Checking Reporting Attitude

Each year, PWC, Deloitte, EY and KPMG check annual reports of their clients. As a part of this business, the “Big Four” also audit the increasingly important “sustainability” chapters of their clients’ reports. Here organizations assessed by the Big Four often present their “Corporate Social Responsibility” (CSR).

 When checking an organizations’ annual report, the EcoVadis Premium Report is an interesting source of information to auditors. The assessed client probably is proud to mention an EcoVadis “Gold” award in the annual report.

To auditors: Use the EcoVadis Premium Report to assess your client’s reporting attitude.

 Auditors can use the EcoVadis Report in at least two ways:

  • The content of the report gives auditors a good and well structured overview on how their audited client has presented the CRS mamagement to EcoVadis. That is the usual way to use the EcoVadis Premium Report.
  • The application of the report shows to auditors, which attitude their assessed client has to transparency. If the organization discloses the EcoVadis Premium Report to clients only, but refuses to disclose that report to the own employees, you as an auditor know, that there probably something is wrong with the report. As an employer, the assessed organization may want to avoid that employees scrutinize the report with their insider knowledge. That attitude of the assessed organization towards reporting also may affect what your client reports to you on other matters.

 Thus, not only the EcoVadis Premium Report itself but also the way how your client uses it, helps you as an auditor to assess the transparency and credibility of your client’s reporting.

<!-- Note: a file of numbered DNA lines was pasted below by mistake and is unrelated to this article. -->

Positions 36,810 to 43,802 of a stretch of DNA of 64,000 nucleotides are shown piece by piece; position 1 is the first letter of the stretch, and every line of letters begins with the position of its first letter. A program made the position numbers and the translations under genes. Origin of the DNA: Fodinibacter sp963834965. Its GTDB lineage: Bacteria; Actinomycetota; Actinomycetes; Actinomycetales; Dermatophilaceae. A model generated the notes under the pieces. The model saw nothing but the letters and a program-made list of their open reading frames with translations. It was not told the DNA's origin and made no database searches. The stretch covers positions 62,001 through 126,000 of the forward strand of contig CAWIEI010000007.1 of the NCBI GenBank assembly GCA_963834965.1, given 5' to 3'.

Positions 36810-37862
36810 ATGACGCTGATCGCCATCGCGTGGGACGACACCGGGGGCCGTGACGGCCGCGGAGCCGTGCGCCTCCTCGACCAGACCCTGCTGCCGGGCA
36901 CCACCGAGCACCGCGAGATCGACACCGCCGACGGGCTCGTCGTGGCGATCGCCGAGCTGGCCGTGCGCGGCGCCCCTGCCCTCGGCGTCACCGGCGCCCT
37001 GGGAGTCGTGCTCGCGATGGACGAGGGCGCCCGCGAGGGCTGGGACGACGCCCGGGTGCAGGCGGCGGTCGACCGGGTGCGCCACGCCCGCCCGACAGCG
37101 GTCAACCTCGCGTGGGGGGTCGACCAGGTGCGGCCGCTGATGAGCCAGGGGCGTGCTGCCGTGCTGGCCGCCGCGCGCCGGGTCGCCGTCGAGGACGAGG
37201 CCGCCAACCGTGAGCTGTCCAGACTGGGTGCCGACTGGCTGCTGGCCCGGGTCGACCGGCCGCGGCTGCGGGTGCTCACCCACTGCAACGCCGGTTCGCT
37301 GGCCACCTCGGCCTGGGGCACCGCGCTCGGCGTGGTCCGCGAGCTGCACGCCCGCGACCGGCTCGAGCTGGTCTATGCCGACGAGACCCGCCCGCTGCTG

However, there may be legitimate reasons not to disclose an EcoVadis report. If your client claims to have a legitimate reason not to disclose at least the chapter “LABOR PRACTICES & HUMAN RIGHTS (LAB)” to the employees, let the client explain to you, which parts exactly of that chapter should not be disclosed and why these parts of the EcoVadis Premium Report should not be disclosed to the own employees, even though they obviously hold a stake in their employer’s CSR. There is a legitimate “need to know” on the side of the employees.

Cher Msr. Thaler, cher Msr. Trinel

Dear Pierre-François Thaler,
Dear Frédéric Trinel

 Your concept for the EcoVadis Premium Reports is excellent. There also is a chapter on “LABOR PRACTICES & HUMAN RIGHTS (LAB)”. In the chapter, employees of companies assessed by EcoVadis could find several pages on policies, actions and results.

 Regrettably, some companies disclose their reports to customers only, but not to their employees. They trust their customers more than their own employees.

 As long as an organization assessed by EcoVadis refuses to disclose their EcoVadis Premium Report at least to the own employees, these employees have to assume that there is something wrong in what their employer reported to EcoVadis.

 In Germany, works councils are legally obliged to supervise the implementation of OH&S regulations and environment protection regulations in their organization. Therefore hiding any reports describing
• the state of OH&S and
• the state of environmental protection
from employee representatives is an infringement of their rights and interfers with the works council’s obligatory tasks. In order to obtain the report, works councils would have to sue the employer. But often works councils are to weak to do that. Here support from EcoVadis would help to settle conflicts out of court.

 According to EcoVadis, “trade unions” already are legitimate stakeholders. Please describe the process which trade unions can use in order to obtain EcoVadis Premium Reports from those companies in which these trade unions represent employees. Understandibly, employees as stakeholders are curious about the chapter on “LABOR PRACTICES & HUMAN RIGHTS (LAB)”.

 Please develop and publish an EcoVadis policy which shows that EcoVadis compassionately encourages assessed companies to disclose their EcoVadis Premium Reports to all parties who have a legitimate stake in the CSR of that company.

Best regards,
Goetz Kluge